Lite-Brite

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Lite-Brite
A Lite-Brite (without black paper) spelling "Hello"
A Lite-Brite (without black paper) spelling "Hello"
TypeArts and Craft
Inventor(s)Burt Meyer[1]
CompanyHasbro
CountryUSA
Availability1967–present
Slogan"Lite-Brite, making things with light, What a sight, making things with Lite-Brite!"
Official website

Lite-Brite is a toy that was originally marketed in 1967. It consists of a light box with small colored plastic pegs that fit into a panel and illuminate to create a lit picture, by either using one of the included templates or creating a "freeform" image on a blank sheet of black paper.[2]

History[edit]

Lite-Brite was invented by Burt Meyer,[3] Dalia Verbickas,[4] and Joseph M. Burck at Chicago toy and game design company Marvin Glass and Associates, which licensed the invention to Hasbro. Meyer led the project, Verbikas posited the idea of using a translucent material to direct colored light, and Burck designed the toy itself. Lite-Brite was named one of the top 100 toys of all time by Time magazine[5] and was inducted to the National Toy Hall of Fame in 2022.[6]

Description[edit]

Lite-Brite allows the artist to create a glowing picture by punching multi-colored translucent plastic pegs through opaque black paper.[7] Using a standard light bulb, the light is blocked by the black paper except where the pegs conduct the light. When lit, the pegs have an appearance similar to that of LEDs.

There are eight peg colors: red, blue, orange, white (clear/colorless), green, yellow, pink, and violet (purple). In the event that pegs were lost or damaged, Hasbro provided refills and/or new colors.

Because punching the pegs in punches out the letters, each sheet can be used only once. Color-by-letter templates were sold with the set so that children could create characters from licensed works including Mickey Mouse, Scooby-Doo, My Little Pony, and Transformers among others.[citation needed] Blank black sheets were also available for those who wanted to create their own image.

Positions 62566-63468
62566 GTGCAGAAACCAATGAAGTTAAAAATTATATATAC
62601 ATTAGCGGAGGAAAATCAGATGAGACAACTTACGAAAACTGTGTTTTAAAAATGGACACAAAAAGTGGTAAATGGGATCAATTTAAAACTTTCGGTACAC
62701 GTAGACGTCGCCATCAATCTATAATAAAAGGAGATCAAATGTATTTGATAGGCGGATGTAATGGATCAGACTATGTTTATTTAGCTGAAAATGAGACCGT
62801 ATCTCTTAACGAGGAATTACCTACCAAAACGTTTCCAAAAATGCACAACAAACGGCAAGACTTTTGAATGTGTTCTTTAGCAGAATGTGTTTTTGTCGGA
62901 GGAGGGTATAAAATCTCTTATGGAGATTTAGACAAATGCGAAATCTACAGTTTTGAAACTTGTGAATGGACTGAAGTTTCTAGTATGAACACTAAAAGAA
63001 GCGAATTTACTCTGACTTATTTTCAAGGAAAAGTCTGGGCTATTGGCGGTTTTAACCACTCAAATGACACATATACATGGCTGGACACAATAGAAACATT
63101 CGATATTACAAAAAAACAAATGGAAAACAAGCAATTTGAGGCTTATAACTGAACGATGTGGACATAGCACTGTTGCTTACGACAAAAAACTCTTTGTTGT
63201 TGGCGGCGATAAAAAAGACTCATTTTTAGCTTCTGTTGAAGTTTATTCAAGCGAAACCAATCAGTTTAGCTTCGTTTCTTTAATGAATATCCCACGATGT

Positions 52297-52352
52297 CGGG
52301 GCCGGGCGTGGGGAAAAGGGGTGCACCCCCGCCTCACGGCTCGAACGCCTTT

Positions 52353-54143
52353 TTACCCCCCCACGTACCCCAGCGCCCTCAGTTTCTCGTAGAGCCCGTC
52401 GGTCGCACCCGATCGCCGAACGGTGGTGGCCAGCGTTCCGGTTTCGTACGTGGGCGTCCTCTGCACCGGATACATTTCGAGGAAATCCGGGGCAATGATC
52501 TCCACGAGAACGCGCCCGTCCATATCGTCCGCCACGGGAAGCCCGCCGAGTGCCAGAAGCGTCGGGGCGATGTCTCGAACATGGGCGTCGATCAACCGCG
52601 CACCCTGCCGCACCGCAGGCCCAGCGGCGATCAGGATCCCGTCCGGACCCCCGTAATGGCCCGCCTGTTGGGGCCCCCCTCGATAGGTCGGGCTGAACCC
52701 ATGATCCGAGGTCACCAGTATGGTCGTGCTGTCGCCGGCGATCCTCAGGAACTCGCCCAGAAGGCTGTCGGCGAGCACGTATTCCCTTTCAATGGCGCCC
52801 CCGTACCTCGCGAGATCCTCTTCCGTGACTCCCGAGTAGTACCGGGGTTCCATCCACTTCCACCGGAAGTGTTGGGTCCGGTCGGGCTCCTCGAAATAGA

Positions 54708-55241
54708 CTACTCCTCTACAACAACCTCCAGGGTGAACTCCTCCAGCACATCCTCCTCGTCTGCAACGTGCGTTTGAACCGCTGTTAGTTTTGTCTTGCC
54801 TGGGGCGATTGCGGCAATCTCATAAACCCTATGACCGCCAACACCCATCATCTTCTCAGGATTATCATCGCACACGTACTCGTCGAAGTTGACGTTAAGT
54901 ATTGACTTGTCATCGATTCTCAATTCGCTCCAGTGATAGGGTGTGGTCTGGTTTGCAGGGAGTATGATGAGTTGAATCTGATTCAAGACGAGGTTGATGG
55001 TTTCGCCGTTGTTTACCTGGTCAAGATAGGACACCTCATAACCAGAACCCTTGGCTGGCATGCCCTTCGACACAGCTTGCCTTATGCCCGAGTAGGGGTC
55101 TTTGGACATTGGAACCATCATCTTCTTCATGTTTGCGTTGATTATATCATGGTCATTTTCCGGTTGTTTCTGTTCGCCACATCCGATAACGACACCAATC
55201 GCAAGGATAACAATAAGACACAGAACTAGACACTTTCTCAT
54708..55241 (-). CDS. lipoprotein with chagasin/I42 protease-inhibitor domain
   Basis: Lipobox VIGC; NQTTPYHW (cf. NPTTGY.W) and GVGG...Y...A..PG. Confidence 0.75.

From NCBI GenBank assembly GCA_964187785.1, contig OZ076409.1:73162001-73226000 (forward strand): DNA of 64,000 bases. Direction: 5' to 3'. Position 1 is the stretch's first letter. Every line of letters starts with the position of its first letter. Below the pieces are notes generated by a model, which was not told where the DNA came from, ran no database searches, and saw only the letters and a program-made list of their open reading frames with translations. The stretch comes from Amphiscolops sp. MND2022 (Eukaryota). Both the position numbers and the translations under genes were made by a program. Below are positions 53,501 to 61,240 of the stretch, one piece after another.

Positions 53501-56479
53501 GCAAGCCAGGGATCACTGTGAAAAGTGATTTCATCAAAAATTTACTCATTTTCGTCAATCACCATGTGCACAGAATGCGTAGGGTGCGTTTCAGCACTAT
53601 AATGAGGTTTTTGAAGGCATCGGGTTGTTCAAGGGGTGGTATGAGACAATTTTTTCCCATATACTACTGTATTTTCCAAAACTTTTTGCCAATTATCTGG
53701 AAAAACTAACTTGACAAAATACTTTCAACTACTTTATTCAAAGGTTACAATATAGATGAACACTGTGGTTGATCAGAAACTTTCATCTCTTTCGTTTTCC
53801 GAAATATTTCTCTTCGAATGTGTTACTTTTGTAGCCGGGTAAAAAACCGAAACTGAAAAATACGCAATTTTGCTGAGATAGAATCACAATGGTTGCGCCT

Changes[edit]

Over the years, Lite-Brite was offered in different forms including a flat-screen version, a 3D cube,[8] and an FX edition that spins and plays music. The Lite-Brite LED Flat Screen currently sells at MSRP $10, comes in several colors, is LED lit, and is portable, running on three AA batteries.[needs update] The Lite-Brite 3D cube (called the Four-Share Cube) is a LED-lit four-sided cube that allowed children to play with friends or save three of their designs. The FX Edition is no longer on Hasbro's website. The website has SUN 'N NITE BRITE Sets priced at $10 MSRP and running on three AAA batteries.[9]

Future[edit]

There are various websites online that host virtual Lite-Brite games.[citation needed]

See also[edit]

References[edit]

  1. ^ "Art and Creativity with Lite-Brite". 31 August 2015.
  2. ^ "Lite-Brite: Retro". Skooldays.com. Retrieved 2011-06-08.
  3. ^ "Art and Creativity with Lite-Brite". 31 August 2015.
  4. ^ "The Idea Man," The Toys That Built America, Season 2, Episode 3, Six West Media Group, 2022
  5. ^ Townsend, Allie (February 16, 2011). "All-TIME 100 Greatest Toys - TIME". Time – via content.time.com.
  6. ^ https://www.museumofplay.org/toys/lite-brite/. {{cite web}}: Missing or empty |title= (help)
  7. ^ "Toy Transformations at WomansDay.com - History of Toys". Woman's Day. Archived from the original on 2011-10-02. Retrieved 2011-06-08.
  8. ^ "Handie Art Station > Background > Old Technology: Lite Brite". Segue.atlas.uiuc.edu. Archived from the original on 2011-07-20. Retrieved 2011-06-08.
  9. ^ "Hasbro Lite Brite Product Catalog". Hasbro.

External links[edit]